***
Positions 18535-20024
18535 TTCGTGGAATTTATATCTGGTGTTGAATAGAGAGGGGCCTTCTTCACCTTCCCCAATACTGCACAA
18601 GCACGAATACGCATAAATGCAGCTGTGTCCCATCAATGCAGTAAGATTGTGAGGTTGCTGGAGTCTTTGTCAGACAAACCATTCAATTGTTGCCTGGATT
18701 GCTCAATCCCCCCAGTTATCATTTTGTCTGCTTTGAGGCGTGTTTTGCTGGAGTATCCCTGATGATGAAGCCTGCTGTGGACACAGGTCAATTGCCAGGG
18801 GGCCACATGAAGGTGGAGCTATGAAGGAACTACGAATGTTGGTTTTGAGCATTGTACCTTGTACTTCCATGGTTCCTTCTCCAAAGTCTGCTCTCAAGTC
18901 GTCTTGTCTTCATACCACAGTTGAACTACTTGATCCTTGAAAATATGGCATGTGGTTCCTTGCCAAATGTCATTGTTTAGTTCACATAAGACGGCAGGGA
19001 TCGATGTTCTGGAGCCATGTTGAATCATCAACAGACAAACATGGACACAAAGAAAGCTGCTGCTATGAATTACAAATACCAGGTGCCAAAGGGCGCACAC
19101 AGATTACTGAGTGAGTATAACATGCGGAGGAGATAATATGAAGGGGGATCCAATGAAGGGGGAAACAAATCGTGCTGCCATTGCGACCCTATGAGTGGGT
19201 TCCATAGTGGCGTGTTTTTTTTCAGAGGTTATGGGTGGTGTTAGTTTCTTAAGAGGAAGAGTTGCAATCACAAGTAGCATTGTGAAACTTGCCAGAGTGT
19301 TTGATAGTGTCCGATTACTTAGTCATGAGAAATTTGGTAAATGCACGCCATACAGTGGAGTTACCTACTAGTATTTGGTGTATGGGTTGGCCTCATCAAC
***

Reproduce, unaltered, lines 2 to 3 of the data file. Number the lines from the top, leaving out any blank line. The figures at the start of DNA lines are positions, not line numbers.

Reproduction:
18535 TTCGTGGAATTTATATCTGGTGTTGAATAGAGAGGGGCCTTCTTCACCTTCCCCAATACTGCACAA
18601 GCACGAATACGCATAAATGCAGCTGTGTCCCATCAATGCAGTAAGATTGTGAGGTTGCTGGAGTCTTTGTCAGACAAACCATTCAATTGTTGCCTGGATT